Submitted to: Journal of Animal Science
Publication Type: Peer Reviewed Journal
Publication Acceptance Date: 8/5/2010
Publication Date: 11/22/2010
Citation: Coblentz, W.K., Walgenbach, R.P. 2010. In-situ disappearance of dry matter and fiber from fall-grown cereal-grain forages from North Central US. Journal of Animal Science. 88:3992-4005.
Interpretive Summary: Recent research has shown that cereal-grain forages that joint and exhibit stem elongation following late summer seeding (oat or triticale) will outyield forages that remain vegetative (wheat) by an approximate 2:1 ratio by late-fall. In addition, these forages display some unique nutritional characteristics, including low concentrations of fiber and lignin, as well as higher concentrations of plant sugars. In a previous study, we demonstrated that these forages also display relatively stable estimates of energy across a wide fall-harvest window that coincided with stem elongation for both oat and triticale tillers, and emergence of seedheads for oat tillers. In this study we assessed the digestibility of fiber from these fall-grown cereal-grain forages. Based on our results, elongating varieties will retain relatively stable concentrations of fiber and dry matter digestibility throughout stem elongation, but these nutritional characteristics may decline with further tiller development. However, the natural accumulation of sugars as a mechanism against freeze damage (winter hardening) may offer some potential to offset associated depressions in fiber digestibility, thereby partially maintaining estimates of available energy from these forages. The overall nutritive value and fiber digestibility of fall-grown cereal grains likely will be superior to identical varieties harvested during late-spring or summer, and livestock producers can use this characteristic to their considerable advantage under specific production scenarios.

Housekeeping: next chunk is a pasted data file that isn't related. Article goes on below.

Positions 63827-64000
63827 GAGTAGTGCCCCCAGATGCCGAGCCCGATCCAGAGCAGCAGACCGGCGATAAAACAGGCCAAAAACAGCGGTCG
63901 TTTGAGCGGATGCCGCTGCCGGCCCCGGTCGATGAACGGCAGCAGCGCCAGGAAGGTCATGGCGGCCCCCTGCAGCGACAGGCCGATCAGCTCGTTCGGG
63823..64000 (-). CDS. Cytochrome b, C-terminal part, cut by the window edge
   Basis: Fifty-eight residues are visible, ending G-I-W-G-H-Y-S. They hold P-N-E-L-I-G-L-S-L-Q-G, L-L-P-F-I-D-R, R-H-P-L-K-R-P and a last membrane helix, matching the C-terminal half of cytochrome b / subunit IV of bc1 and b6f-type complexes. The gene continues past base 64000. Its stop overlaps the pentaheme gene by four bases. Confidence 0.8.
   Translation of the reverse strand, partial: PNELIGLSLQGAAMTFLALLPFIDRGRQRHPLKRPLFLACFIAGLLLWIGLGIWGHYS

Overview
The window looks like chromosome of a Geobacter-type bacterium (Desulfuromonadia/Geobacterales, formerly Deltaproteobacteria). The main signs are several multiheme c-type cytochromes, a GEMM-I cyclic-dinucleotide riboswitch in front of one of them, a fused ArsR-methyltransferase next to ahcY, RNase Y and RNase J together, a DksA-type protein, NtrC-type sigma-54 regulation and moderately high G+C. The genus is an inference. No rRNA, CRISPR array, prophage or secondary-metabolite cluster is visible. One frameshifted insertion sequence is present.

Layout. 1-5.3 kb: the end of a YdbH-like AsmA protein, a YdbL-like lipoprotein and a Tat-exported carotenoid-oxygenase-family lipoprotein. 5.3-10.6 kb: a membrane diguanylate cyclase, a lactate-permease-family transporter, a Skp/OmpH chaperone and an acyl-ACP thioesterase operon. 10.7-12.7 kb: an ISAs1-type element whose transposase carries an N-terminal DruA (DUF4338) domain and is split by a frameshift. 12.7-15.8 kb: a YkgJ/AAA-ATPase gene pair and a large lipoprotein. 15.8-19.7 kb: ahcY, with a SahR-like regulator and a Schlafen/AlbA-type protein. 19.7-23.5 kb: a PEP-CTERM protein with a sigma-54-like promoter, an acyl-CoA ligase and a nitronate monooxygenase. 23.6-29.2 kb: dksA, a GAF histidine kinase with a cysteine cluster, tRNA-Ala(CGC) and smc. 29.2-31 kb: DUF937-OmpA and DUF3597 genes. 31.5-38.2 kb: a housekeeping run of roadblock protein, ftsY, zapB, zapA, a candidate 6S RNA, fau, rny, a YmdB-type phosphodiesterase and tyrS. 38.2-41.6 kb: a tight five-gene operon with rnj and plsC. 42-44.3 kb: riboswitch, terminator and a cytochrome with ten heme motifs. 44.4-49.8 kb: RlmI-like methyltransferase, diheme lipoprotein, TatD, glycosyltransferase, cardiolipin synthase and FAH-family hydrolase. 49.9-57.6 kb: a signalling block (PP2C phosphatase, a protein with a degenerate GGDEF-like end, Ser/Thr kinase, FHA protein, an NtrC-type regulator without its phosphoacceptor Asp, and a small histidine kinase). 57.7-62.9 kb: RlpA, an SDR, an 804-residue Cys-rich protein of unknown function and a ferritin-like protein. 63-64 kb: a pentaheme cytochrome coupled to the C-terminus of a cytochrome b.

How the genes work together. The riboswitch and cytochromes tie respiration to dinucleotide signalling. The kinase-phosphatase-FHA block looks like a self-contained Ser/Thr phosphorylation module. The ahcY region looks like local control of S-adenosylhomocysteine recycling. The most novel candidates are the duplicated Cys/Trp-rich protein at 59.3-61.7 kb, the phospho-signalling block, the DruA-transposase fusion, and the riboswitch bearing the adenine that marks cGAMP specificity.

Technical Abstract: Recent research has demonstrated that fall-grown wheat (Triticum aestivum L.), triticale (X Triticosecale Wittmack), and oat (Avena sativa L.) forages contain limited lignin, and exhibit relatively stable estimates of in-vitro true disappearance of DM, as well as TDN, across a wide fall-harvest window. These traits suggest that ruminal availability of forage fiber is extensive. Our objectives were to evaluate this premise by assessing in situ DM and NDF disappearance for ‘Kaskaskia’ wheat, ‘Trical 2700’ triticale, ‘Ogle’ oat (grain-type, mid-maturity rating), and ‘ForagePlus’ oat (forage-type, late maturity rating) grown and harvested during fall in Wisconsin. During 2006, ruminal disappearance rate (Kd) of DM declined linearly (P = 0.002) across fall harvest dates for all cultivars; Kd ranged narrowly (0.091 to 0.100/h) on the initial 15 September harvest date, but by 30 October, Kd was numerically slower for oat (0.042 to 0.053/h) than for triticale (0.069/h) or wheat (0.072/h). Estimates of effective ruminal disappearance of DM (RDDM) were high for all cultivars (72.0 to 82.8% of DM), and generally exhibited polynomial trends over harvest dates that displayed both linear (P = 0.003) and quadratic (P = 0.004) character. For 2007, RDDM was extensive across all forages (70.5 to 83.1%), except for Ogle oat harvested on 10 October (61.5% of DM) or 7 November (57.0% of DM), at which time tillers had reached the boot- and fully-headed stages of growth, respectively. For ruminal disappearance of NDF, Kd declined linearly (P = 0.002) across harvest dates for all cultivars during 2006 and 2007; a quadratic (P = 0.033) effect also was detected for ForagePlus oat, but not for other cultivars (P = 0.072). During both years, effective ruminal disappearance of NDF (RDNDF) declined linearly (P = 0.008) over harvest dates for all cultivars, but detection of additional quadratic responses was dependent on cultivar and year. Concentrations of RDNDF for all cultivars ranged from 60.5 to 68.8% of NDF on mid-September harvest dates. These estimates declined to 51.4 to 60.0% of NDF by the final harvest date for all cultivars except Ogle oat, which reached numerical minimums of 46.8 and 37.2% of NDF on the final harvest dates of 2006 and 2007, respectively. Cereal-grain cultivars that elongate during fall will exhibit relatively stable RDDM and RDNDF through stem elongation; however, these estimates may decline substantially after tillers exhibit visible seedheads.